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Ban On Condom Ads During Primetime TV Hours: Regressive And A Dangerous Trend

The Information and Broadcasting Ministry has banned condom advertisements during prime time TV hours (6 A.M. to 10 P.M.), citing the need to protect children from exposure to indecent materials. This precedes the incident of Confederation of All India Traders, in September, opposing a billboard condom ad featuring actress Sunny Leone, citing offence to religious sentiments.


The ban comes after the Advertising Standard Council of India, notified the government of “indecent visuals” that might promote unhealthy practice among children. The TV channels were also warned of serious repercussions if the order was not followed. The critics of the ban say that it is imprudent to ban all condom ads when there is the option to stop specific ads from airing. This will only increase the taboo already surrounding the subject, while the need of the hour is to promote a healthy discussion. This is another step towards a conservative society, with the government also mulling over doing away with sexual education at schools.

Need For More Awareness

WHO data says that India’s population will reach 1.57 billion by 2050. Contraception plays a crucial role in government Family Planning Programme and population control measures. Despite its awareness, campaigns, and availability, only 5% of Indian men use condoms, compared to 30% of European men. Conversely, the last few years saw a dip in condom usage. The main reason cited is the taboo surrounding the subject. So, what is needed is more public awareness initiatives and innovative marketing campaigns to reach as many adults as possible. With around 800 million viewers every day, primetime TV hours are a fail-proof way of public reach out. Instead, the government effectively curtails the exposure to the idea itself.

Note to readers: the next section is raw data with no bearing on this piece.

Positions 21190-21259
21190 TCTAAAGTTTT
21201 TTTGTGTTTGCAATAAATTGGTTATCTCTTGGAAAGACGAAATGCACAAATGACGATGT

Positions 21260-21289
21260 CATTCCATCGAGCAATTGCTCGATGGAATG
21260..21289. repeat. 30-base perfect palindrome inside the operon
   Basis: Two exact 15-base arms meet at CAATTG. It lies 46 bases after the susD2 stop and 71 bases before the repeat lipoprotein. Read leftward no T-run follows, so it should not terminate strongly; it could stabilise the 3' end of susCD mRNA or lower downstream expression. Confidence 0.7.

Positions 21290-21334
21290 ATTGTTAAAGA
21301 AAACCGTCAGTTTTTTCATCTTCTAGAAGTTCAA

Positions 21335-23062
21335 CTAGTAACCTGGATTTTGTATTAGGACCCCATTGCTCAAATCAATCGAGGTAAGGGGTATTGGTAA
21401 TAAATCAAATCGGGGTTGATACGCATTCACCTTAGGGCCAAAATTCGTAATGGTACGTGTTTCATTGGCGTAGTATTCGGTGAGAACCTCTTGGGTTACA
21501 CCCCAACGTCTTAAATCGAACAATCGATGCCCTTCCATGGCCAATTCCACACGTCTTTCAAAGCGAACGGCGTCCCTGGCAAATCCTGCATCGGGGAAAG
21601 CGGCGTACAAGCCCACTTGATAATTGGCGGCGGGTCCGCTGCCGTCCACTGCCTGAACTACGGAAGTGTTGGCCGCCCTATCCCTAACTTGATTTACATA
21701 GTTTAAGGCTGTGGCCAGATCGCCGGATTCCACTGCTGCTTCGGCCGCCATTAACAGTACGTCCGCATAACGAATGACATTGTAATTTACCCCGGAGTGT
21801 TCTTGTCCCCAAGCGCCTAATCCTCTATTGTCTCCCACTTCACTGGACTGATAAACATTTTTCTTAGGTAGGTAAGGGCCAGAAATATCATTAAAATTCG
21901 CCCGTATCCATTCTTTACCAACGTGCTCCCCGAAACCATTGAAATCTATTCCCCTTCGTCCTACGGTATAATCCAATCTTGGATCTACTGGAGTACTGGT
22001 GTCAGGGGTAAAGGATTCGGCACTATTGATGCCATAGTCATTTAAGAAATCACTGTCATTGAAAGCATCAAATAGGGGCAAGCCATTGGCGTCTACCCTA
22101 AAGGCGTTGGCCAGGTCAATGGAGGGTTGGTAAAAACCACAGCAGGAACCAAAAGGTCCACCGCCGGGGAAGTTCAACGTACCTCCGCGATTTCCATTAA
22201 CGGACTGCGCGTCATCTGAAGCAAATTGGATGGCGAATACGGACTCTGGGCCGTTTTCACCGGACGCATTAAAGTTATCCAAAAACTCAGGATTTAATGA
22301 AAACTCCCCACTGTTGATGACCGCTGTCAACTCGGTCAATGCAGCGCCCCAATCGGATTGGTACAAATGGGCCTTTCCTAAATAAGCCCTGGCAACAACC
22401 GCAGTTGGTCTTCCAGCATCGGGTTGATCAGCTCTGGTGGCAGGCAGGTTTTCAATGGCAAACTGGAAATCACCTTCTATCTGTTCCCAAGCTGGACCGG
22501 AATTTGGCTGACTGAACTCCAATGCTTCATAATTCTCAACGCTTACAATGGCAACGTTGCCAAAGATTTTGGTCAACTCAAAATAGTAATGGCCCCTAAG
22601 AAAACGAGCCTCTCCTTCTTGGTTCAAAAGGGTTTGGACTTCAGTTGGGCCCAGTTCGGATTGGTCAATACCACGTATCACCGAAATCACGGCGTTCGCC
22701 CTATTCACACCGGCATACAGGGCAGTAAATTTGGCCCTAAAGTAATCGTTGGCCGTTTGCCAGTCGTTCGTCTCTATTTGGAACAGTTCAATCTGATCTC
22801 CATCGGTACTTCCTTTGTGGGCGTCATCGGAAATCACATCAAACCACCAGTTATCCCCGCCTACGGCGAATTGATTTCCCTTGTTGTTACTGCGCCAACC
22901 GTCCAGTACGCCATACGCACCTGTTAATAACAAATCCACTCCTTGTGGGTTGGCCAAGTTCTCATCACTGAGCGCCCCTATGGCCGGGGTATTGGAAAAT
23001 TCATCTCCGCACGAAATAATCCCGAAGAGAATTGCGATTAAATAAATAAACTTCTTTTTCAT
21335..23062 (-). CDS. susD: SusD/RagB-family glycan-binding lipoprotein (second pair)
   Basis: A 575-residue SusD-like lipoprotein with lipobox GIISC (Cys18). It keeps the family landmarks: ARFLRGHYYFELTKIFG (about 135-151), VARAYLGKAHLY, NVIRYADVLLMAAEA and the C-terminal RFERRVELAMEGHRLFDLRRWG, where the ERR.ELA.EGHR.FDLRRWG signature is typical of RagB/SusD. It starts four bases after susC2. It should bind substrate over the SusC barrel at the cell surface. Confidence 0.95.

Actress Pooja Bedi, who was one of the firsts to have acted in condom ads says that it is not just about population control, but also about safe sex. With 80,000 new HIV infections per year, India contains the third highest AIDS population out of all of the countries in the world. But the National AIDS Control Programme data shows that only 16% of AIDS victims have access to condoms.

Since 1981, India has seen a 400% jump in Sexually Transmitted Infections. There are 30 to 35 million episodes of STIs every year, with adolescents and adults being the most affected. In a historically conservative society that is seeing an increase in premarital sex, we need to promote an open and healthy discourse on sex and safe sex practices. But what the ban achieves in doing so is the exact opposite of what needs to be done.

The Gender Angle

Sadly, India takes the cake for being the leading country for female sterilization in the world, despite the scientifically proven facts that state that male vasectomies are much safer than female sterilization. Every year, there are over 300,000 vasectomies compared to 5.5 million Indian women undergoing Intrauterine Contraceptive device insertions, which has many negative side effects including infections and heavy bleeding. This places most of the responsibility in the Family Planning Programme on the Indian women and away from the government.

On top of that, the data shows 25 million unintended pregnancies every year, which could have been prevented if more men were less embarrassed about using condoms, which many men say that they are, in fact. But yet again, the onus is sadly put on women to undergo abortions and their physical and psychological aftermaths. Of the 15.5 million abortions done every year, 80% are carried out at home itself under unsafe conditions and the use of drugs without counselling.


This calls for a proactive approach with the government taking a lead in promoting reproductive health, encouraging attitude change in men and sensitizing the society towards modern ideas and approaches. Instead, the government comes out with a regressive order that essentially relegates condoms, which is more about health than sex, into yet another indecent vulgarity that offends Indians’ conservative sensibilities. Policies and directives like this that are based on religious and cultural conservatism will only have society marching backwards into times where gender equality was not even a thought.

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